Wannacry chronicles: Messi, korean, bitcoins and ransomware last hours

Monday, June 12, 2017

It is hard to say something new about Wannacry, (the ransomware itself, not the attack). But it is worth investigating how the attacker worked during last hours before the attack. It does not let us uncover the creator, but for sure makes him a little "more human", opens up a question about his mother language, location and last hours creating the attack.

Wannacry (the ransomware again, not the attack) is a very easy to reverse malware. No obfuscation, no anti-debugging, not a single mechanism to make life harder for reversers. Aside from the code, some companies have even tried linguistic analysis (it has been widely used recently) to try to know where the author comes from (although it turns out to be from China, "more than often"). Result is usually "maybe English native speaker, maybe not, maybe native Chinese trying to mislead analysis..." who knows. But one thing we may know for sure: he likes football, is not greedy and usually types in Korean language.

Metadata to the rescue

It has been proved, during recent years, how useful is to analyze and extract metadata and hidden information from files. Data is the new oil. Not only sensitive information about the user or organization, software, emails, paths... but others like dates, titles, geopositioning, etc. We have heard about spying, politics scandals because of altered documents, insurance frauds..., and everything revealed thanks to metadata.

Wannacry 2.0 uses some text files with the instructions to show in a textbox. At first sight, extension WNRY does not mean anything, but they actually are RTF files. And that gives some space to work with metadata. From this analysis using our new tool Metashield Clean-up Online, we could find "Messi" as a user in the system, and, more interestingly, languages, dates and editing times. About Messi, we discovered that some user already mentioned it a few days ago. But let's go further.

This is version 1.0, less known that its own evolution
There was a Wannacry 1.0 version, around March. It only contained a language file, m.wry, that was a RTF and was available only in English. This file was created 2017/03/04 at 13:33:00, and modified for 2.6 hours until 17:37:00. These are local timezones, wherever in the world the attacker was. The Internal Version Number was 32775. This is a number that Word (or any other RTF creator, although Word specifically uses 5 digits) adds when a RTF file is created, but is not officially properly documented by Microsoft and seems to be unique. But this Wannacry version was unnoticed in a world full of ransomwares. Then Wannacry 2.0 and a wormable attack came through. This was a slightly improved version, with lots of different languages, aside from English. What about their metadata?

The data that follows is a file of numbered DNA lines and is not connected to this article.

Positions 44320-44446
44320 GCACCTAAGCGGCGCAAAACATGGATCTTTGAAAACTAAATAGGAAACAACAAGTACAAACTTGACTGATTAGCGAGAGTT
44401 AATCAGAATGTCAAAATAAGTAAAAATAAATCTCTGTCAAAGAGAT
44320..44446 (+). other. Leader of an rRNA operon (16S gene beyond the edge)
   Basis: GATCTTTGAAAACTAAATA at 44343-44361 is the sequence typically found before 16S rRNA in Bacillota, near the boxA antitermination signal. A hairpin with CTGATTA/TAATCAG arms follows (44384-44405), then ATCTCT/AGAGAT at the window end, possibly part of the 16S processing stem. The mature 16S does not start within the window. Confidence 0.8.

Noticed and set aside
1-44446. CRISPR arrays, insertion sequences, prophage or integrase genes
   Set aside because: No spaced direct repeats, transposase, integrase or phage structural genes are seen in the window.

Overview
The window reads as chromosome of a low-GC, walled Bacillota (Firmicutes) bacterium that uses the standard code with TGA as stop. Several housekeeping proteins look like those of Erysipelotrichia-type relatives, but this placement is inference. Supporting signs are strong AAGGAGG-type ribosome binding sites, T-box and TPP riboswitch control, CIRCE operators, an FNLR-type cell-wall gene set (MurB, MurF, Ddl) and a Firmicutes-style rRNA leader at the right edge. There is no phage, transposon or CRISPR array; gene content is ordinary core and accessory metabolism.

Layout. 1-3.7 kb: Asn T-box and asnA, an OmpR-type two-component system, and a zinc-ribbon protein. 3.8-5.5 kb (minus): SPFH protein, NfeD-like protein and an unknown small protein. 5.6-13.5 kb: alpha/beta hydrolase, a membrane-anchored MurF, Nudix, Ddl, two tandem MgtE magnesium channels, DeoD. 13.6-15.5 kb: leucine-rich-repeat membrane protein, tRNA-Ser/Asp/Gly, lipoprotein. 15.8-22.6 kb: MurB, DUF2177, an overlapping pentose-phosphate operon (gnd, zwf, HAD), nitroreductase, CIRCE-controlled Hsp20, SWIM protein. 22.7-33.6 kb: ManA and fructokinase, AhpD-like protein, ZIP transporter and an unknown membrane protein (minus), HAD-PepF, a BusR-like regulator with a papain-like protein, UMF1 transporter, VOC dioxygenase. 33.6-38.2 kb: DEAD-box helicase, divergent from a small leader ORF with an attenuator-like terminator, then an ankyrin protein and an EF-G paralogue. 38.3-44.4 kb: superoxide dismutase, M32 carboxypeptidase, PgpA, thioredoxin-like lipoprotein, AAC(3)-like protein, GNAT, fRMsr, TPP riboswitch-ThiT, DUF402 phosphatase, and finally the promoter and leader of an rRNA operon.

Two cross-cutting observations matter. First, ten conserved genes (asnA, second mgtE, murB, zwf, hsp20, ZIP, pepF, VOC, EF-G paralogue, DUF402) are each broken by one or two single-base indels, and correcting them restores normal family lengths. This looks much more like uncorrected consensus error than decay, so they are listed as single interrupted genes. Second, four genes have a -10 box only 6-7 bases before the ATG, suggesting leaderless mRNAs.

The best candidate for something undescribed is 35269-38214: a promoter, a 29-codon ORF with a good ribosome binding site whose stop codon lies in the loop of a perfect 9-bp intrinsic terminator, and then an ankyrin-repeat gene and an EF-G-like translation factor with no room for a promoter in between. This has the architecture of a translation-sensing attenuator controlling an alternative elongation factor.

It is at least very interesting to know that the attacker created (in his harddisk, at least, maybe copying it from somewhere else) all the documents between 13:52 and 13:57, just a day before the attack (11/05/2017). Again, this is local time wherever part of the world he was. He opened English file first, at 14:42.

After that, most of the others files were sequentially created (or again, dumped from some zip file or disk) until 15:00. Chinese (traditional) and Chinese (simplified) where the last ones, opened almost 4 hours later, at 18:55. He spent 11 minutes editing the simplified version, but just one minute with traditional. Prior to that, he spent 4 minutes editing English file. Japanese and Vietnamese took him 4 minutes of editing as well. Vietnamese was the last file to open from the first round, maybe because files where alphabetically sorted. It did not even edit Swedish, Latvian, Czech or Greek language files.

Author field for RTF files was set to the word "Messi", as in WannaCry version 1.0. That means, that is the user name is configured in its Office Word version and probably his Windows user too. He may like football. Internal Version Number was again 32775 which may mean he reused the template.

Metashield Clean-up Online

A very insteresting metadata is language.

All the files, no matter the language they are written in, uses English, Korean and Arabic as metadata "Language". These are the language that Word expects you to write in, and are filtered trhough Word to RTF files. Why this three? Does he uses all of them? No.
  • Arabic is present if you have a specific version of Word (\deflangfe is the keyword for "Default language ID for Asian versions of Word".) It does not mean this language is configured as predeterminded in Word for corrections. It means you use a specific kind of EMEA version of Word, very common. You can tell if your RTF files have \adeflang1025 in them.